Orpheum Vaudeville Circuit Grows in the 1890s

When I write my Roaring Twenties mystery series, which is set in the 1920s, I depend on my research about the vaudeville circuits of the early 20th century. One thing I learned was that these “circuits” (groups of theaters that joined together to host an itinerant group of performers) didn’t materialize out of nowhere. In the 1890s, the Orpheum Circuit, which was largely made up of west coast theaters and a few in the Midwest, needed to find some theaters in between so that performers didn’t waste a week of unpaid time traveling from the Midwest cities (like Chicago) to the west coast. Yes, it could take three or four days to travel from the Midwest to the far west by rail, which meant the performers lost that week. Anything less than one day of travel cut into their 6-day week, rendering the act unemployable for that week.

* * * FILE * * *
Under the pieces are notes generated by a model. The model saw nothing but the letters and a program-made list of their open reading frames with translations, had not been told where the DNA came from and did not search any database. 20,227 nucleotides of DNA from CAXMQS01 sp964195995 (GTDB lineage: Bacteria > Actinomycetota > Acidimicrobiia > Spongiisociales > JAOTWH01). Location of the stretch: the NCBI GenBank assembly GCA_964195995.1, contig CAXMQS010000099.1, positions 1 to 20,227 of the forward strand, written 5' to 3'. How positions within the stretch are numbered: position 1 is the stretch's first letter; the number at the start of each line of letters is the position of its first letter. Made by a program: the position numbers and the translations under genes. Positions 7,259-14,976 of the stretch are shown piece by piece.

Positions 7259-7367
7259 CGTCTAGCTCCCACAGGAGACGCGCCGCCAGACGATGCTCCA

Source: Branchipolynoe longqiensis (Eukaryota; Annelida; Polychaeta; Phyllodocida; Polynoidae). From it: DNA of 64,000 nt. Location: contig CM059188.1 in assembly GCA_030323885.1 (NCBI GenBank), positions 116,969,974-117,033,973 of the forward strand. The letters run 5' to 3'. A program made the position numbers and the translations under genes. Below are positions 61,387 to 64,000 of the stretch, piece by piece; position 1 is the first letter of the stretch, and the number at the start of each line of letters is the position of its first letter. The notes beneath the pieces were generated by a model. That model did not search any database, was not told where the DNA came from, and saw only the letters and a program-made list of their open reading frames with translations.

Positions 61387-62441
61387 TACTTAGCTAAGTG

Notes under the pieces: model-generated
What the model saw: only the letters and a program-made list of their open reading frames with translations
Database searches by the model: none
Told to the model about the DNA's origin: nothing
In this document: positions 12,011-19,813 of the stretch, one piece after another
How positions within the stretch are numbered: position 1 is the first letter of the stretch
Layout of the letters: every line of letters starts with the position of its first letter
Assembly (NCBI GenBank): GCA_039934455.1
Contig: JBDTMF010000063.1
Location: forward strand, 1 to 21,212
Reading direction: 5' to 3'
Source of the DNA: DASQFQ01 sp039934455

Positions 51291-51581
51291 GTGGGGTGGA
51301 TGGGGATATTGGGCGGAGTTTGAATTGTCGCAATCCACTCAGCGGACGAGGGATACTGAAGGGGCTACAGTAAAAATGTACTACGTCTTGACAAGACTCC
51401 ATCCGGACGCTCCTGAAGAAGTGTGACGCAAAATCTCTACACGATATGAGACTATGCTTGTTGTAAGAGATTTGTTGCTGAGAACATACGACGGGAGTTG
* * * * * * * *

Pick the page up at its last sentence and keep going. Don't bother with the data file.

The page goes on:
The first in-between theaters added were in Kansas City, MO, and Omaha, NE, both railway hubs that were growing in population and sophistication. After that came Denver, in those days, the largest city between Kansas City and San Francisco. The Denver Orpheum was built in 1899 at the unheard of cost of $350,000. (Sadly, it was torn down in the 1930s.) But with this stunning theater, the Orpheum Circuit could at last attract big names, because performers could travel between engagements one day at a time.

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Published in: on July 10, 2017 at 4:45 pm  Comments (1)  

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  1. Actually, the Denver Orpheum was demolished in 1930 and rebuilt and opened as RKO Orpheum in 1932. RKO being Radio-Keith-Orpheum. It was remodeled in 1955 and 1967 and then demolished in 1967.

    I work in downtown Denver in the historic Kittredge Building .


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